Nodule shrinkage in the available literature ranges from 36 to 82% of initial volume [1743]. In our center, we reported safety and effects of Nd:YAG LA treatment in patients with benign nonfunctioning thyroid nodules in a 3-year follow-up [23]. In 2012 we presented data on a 5-year follow-up in 72 patients (51 females, 21 males, age 52.2 ± 12.3 years) treated with LA for nonfunctioning thyroid nodules [46]. Energy delivered was (mean ± SD) 8842 ± 6086 J with an output power of 3.1 ± 0.5 W. Five years after LA, mean ± SD nodule volume decreased from 28.1 ± 29.3 to 14.5 ± 17.6 mL, with a percent reduction of −49.6%. Volume reduction was related with good clinical response, i.e., cosmetic improvement and compressive symptoms reduction.

According to internal content, nodules were classified as follows: (a) compact (solid, iso-/hypoechoic, homogeneous, ≤10% of cystic content), (b) mixed (solid, inhomogeneous, with a 20–50% cystic content), and (c) spongiform (aggregation of multiple microcystic components in more than 50% of the nodule). Cystic nodules (fluid content ≥50%) were excluded from this series. In 25 spongiform nodules, volume decreased from 24.8 ± 25.9 to 7.7 ± 7.5 mL, with a reduction of −58.7%. In 14 mixed nodules, volume decreased from 41.1 ± 47.3 to 16.1 ± 17.4 mL, with a reduction of −48.3%. In 33 solid nodules, volume decreased from 26.4 ± 24.5 to 17.9 ± 22.0 mL, with a reduction of −26.8%. Hence, LA was more effective in patients with spongiform thyroid nodules as compared to mixed (P ≤ 0.01) and compact (P ≤ 0.001) nodules. Our data demonstrate that LA procedure was more effective and durable in patients with spongiform nodules . These results were confirmed by a study of Negro et al. published in 2016 [29]. The patients with spongiform nodules are therefore the best candidates for percutaneous LA procedure (Fig. 13.9).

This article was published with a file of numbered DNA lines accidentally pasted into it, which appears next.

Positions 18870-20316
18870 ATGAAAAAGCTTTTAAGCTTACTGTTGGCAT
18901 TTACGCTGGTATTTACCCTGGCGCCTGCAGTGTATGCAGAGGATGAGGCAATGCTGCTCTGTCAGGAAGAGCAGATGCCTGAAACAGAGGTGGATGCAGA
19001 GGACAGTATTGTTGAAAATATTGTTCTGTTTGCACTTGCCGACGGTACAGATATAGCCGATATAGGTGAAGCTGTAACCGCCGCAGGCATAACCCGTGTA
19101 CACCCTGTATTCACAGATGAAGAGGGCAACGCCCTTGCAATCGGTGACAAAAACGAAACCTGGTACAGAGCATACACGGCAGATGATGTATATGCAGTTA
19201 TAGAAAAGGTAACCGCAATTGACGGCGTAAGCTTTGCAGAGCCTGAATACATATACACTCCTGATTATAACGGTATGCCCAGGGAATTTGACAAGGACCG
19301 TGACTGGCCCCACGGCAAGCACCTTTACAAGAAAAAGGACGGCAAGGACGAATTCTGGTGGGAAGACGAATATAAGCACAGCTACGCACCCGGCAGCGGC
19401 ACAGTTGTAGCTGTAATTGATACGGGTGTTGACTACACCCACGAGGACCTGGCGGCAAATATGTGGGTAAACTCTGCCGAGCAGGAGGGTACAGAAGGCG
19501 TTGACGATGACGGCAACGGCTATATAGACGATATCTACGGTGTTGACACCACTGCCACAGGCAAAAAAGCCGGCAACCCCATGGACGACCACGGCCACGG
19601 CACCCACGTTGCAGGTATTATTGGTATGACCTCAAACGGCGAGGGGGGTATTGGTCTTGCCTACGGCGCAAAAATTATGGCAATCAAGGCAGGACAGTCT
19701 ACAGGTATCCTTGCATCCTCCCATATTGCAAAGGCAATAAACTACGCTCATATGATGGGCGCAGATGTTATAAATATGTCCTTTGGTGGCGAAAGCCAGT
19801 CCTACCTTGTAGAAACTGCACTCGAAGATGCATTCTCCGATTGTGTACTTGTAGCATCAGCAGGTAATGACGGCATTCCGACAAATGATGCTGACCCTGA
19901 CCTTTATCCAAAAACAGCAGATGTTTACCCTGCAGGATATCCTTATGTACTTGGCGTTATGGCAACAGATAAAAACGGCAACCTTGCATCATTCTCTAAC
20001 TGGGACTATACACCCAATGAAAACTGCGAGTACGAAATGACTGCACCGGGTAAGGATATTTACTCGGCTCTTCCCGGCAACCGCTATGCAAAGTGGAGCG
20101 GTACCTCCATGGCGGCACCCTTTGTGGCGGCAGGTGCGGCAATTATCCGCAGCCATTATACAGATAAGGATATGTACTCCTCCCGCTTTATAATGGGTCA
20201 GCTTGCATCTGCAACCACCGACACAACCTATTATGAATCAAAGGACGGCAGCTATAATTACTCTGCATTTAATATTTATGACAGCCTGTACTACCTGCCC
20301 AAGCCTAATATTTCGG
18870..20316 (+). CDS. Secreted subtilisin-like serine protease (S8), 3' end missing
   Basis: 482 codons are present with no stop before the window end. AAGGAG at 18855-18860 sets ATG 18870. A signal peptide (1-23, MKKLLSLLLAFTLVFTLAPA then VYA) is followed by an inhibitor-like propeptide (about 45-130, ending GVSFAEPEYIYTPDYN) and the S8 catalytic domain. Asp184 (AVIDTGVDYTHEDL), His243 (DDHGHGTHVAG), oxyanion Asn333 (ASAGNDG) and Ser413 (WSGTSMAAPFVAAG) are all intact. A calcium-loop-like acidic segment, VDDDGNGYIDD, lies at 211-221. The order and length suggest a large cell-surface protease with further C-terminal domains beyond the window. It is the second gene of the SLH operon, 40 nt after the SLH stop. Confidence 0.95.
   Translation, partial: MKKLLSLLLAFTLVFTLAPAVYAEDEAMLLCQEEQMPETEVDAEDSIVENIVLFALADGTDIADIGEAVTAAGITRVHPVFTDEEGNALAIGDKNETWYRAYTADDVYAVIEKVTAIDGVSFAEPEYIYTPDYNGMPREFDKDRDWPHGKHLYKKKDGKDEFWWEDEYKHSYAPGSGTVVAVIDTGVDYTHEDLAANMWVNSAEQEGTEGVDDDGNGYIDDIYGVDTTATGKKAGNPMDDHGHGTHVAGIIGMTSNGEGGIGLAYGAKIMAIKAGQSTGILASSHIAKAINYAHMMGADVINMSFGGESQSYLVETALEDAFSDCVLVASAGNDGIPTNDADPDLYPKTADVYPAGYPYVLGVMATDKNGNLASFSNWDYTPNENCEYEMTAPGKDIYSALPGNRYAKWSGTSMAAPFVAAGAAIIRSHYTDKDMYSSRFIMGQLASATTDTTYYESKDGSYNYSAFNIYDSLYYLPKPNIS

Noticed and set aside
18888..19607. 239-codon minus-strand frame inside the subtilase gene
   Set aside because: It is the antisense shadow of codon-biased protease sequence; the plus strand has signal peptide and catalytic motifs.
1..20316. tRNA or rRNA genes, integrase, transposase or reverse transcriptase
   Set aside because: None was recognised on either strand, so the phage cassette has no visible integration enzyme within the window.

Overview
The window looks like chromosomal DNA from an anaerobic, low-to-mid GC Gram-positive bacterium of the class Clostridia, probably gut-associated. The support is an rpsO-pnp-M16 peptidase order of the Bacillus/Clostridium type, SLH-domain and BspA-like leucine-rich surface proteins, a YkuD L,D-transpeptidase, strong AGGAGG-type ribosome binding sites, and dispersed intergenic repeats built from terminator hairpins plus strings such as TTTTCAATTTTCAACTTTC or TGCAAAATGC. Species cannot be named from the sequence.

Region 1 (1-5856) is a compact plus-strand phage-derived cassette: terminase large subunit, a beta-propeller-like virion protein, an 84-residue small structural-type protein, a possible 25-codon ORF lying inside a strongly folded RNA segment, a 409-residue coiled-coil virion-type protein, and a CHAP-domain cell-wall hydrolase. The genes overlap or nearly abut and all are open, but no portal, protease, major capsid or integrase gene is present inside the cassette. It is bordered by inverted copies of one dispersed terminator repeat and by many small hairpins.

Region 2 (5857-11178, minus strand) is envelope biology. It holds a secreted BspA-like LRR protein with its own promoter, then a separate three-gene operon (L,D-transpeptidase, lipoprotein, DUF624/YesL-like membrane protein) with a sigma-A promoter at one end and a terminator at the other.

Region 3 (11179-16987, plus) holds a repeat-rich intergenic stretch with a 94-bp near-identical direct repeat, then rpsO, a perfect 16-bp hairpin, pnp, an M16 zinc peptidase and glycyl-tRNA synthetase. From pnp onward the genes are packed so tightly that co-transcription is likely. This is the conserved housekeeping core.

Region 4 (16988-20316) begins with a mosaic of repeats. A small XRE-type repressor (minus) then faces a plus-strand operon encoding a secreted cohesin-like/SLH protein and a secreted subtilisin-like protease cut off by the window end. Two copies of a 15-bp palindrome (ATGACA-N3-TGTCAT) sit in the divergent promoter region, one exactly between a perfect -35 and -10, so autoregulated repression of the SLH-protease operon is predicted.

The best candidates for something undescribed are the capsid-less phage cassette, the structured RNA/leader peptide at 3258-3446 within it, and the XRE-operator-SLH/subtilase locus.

A102218_4_En_13_Fig9_HTML.gif


Figure 13.9
(a) Cystic thyroid nodule. (b) Mixed thyroid nodule. (c) Spongiform thyroid nodule. (d) Solid thyroid nodule


Clinical Results in Autonomously Functioning Thyroid Nodules


In a few case series studies, LA was found effective in treating patients with autonomously functioning thyroid nodules (AFTNs) in terms of hyperthyroidism control [32, 33, 35]. Nonetheless, other studies demonstrated that LA achieved only partial results in normalizing thyroid hormone levels in patients with AFTNs , and more treatment sessions were required [16, 34, 36, 41]. A combined treatment with LA and 131-iodine has been proposed for large toxic nodular goiters [37, 38]. In conclusion, the routine use of LA is not recommended for the routine treatment of AFTNs, but laser therapy may be considered when surgery or radioiodine are contraindicated or declined.


Clinical Results in Thyroid Cysts